Keeping CRC and energy costs under control

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Sam Carson
EMEA Upstream Sustainability Services

The CRC Energy Efficiency Scheme (CRC) is now with us, and many are wondering how to best manage this new cost burden. Jones Lang LaSalle Sustainability Services has been helping clients look at how this scheme will function, and how to mitigate the costs. The message is clear, a quality carbon and energy management programme is key to keeping CRC and energy costs under control.

The CRC is a part of the UK Government’s plan for getting business to make energy efficiencies and cut carbon emissions. Although launched last April, the new government has made so many changes that it is currently in a state of policy limbo. How the CRC will actually operate over the next ten years is yet to be defined, but expectation is that it will provide about £1 billion annually to the treasury. This means that whatever form it takes, it will bear a cost to participants.

That said, in all the proposed versions of the scheme, the cost of the CRC – when seen within the context of overall energy spend will be small, especially given the expected rise in energy costs over the next years. When the first CRC cost is incurred in 2012, Jones Lang LaSalle calculates it will be approximately3-5 percent of total energy spend.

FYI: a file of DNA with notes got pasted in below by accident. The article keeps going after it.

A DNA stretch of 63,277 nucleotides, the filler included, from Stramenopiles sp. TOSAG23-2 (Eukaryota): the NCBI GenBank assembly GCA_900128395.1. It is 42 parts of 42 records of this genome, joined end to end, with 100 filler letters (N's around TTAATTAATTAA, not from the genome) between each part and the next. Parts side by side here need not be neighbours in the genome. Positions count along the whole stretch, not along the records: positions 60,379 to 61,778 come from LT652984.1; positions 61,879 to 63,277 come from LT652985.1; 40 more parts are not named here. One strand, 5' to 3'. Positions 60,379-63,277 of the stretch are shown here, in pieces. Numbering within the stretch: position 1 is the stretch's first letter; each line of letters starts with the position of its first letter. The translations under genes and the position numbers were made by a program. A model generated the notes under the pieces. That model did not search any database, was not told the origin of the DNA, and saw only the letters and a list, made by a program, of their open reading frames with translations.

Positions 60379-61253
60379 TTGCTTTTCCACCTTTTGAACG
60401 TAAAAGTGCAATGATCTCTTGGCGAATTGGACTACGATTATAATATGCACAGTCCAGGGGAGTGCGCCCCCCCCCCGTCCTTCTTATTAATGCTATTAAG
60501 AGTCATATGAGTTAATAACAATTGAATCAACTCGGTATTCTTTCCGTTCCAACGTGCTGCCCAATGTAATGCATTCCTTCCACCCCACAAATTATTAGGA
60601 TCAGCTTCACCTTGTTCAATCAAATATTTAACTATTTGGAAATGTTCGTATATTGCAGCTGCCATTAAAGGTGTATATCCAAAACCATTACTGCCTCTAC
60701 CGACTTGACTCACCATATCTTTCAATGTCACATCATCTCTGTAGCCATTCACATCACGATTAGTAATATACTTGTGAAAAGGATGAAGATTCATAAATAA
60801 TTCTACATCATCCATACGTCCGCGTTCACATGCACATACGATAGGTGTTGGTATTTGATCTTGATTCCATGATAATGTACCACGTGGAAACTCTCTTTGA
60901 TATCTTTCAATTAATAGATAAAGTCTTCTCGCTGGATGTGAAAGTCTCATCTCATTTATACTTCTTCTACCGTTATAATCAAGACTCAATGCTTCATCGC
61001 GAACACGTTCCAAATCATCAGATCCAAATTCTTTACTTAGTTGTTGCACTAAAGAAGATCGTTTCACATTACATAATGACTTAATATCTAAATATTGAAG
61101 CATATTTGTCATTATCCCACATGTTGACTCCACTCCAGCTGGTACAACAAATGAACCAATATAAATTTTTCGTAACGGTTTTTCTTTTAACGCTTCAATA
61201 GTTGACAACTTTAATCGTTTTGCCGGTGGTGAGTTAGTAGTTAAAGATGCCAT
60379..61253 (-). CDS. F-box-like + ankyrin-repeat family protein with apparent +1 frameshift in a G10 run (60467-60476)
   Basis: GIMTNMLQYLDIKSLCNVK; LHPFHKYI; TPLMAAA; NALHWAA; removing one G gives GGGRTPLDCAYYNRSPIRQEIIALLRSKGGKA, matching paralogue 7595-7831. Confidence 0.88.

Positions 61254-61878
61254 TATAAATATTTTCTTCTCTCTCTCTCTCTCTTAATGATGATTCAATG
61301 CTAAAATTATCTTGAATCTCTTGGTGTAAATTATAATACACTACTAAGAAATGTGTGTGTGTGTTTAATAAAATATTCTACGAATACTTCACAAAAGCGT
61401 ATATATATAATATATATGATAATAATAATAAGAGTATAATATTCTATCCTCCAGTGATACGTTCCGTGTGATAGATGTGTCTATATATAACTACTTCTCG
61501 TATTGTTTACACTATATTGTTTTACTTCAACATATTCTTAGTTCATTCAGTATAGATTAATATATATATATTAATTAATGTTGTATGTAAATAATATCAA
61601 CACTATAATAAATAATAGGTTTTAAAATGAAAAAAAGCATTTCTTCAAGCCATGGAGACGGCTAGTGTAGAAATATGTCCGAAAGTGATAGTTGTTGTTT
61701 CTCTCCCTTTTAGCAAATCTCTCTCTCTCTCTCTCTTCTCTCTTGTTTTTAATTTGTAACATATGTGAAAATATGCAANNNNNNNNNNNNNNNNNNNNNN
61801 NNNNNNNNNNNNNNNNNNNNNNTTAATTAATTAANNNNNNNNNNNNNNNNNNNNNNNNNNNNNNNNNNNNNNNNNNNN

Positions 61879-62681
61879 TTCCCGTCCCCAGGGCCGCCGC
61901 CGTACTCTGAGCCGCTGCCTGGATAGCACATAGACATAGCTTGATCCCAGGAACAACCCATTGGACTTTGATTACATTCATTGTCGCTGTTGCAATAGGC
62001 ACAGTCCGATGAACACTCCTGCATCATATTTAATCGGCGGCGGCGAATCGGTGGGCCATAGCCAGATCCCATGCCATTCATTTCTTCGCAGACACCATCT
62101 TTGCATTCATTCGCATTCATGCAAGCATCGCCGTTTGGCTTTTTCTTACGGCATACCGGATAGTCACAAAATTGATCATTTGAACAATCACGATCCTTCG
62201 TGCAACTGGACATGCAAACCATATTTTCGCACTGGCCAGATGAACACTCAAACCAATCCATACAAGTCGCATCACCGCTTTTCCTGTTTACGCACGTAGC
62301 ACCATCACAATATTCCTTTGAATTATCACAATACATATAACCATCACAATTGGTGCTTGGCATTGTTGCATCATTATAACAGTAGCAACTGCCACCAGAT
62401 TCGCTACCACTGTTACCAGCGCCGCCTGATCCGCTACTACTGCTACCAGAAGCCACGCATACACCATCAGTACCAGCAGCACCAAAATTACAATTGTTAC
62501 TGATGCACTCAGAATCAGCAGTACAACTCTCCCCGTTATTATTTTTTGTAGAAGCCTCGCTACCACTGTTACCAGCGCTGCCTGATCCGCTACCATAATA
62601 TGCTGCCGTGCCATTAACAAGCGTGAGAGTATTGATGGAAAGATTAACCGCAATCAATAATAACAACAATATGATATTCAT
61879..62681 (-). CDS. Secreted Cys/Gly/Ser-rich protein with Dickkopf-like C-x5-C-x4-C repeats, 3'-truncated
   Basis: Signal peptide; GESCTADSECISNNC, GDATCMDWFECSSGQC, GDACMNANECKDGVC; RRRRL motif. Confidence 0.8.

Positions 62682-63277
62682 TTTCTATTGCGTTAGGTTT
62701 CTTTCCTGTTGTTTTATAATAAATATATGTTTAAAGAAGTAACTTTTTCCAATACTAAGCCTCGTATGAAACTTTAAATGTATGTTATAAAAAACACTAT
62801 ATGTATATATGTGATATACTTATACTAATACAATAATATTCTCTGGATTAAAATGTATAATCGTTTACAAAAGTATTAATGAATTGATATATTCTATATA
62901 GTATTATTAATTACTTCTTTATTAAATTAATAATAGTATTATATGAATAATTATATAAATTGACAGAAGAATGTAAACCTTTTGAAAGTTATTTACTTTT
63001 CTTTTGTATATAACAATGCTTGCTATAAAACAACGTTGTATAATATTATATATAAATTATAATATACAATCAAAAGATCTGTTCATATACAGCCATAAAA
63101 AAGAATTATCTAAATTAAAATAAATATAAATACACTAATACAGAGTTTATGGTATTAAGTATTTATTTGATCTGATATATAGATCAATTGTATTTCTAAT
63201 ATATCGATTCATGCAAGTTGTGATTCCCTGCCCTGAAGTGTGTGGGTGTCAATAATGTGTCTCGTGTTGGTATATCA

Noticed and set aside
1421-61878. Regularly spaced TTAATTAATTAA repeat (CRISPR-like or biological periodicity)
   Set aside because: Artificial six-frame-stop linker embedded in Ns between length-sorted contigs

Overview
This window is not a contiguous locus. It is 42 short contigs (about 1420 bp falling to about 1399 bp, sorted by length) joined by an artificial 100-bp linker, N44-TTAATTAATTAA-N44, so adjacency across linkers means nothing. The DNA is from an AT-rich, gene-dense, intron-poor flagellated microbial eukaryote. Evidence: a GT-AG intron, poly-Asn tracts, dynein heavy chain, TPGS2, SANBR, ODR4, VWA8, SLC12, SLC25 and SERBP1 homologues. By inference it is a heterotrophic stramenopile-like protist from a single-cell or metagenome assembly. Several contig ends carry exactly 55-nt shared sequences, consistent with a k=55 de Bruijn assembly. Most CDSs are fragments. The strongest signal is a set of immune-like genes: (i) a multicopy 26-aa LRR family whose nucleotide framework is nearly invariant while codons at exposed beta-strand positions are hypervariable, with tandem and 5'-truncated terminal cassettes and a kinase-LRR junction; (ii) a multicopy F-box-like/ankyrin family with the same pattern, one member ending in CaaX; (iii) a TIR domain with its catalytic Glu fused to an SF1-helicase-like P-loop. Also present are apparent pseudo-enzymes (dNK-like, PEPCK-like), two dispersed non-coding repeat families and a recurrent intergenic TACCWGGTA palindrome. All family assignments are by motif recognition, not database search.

The predicted rise in costs for energy over the next decade will be far more significant than the additional cost of CRC. Electricity supply – particularly in the UK – has not increased with the rate of demand. Over the next ten years, the energy infrastructure in the UK will undergo significant change, with many large power stations reaching the end of their life-cycle, and we experience the transition to a lower carbon infrastructure.

Paying for this transition will not be cheap, and energy prices will no doubt be raised to fund the Feed in Tariffs programme and the infrastructure improvements required for the ‘smart’ grid. OfGem, the UK energy regulator, has made some predictions as to what we can expect electricity prices to look like over the coming decade. From this and other research, we have been able to model the cost implications for our clients over the next decade, as shown in the chart at the end of this blog.

It would seem a simple conclusion, CRC costs are not the main event and energy prices are key in keeping operational costs down. Unfortunately it is not quite as simple as that, and an effective carbon strategy will need to engage both the landlord and tenant.

By working together to the same goal, both the landlord and tenant can reduce their respective costs for both energy and CRC.

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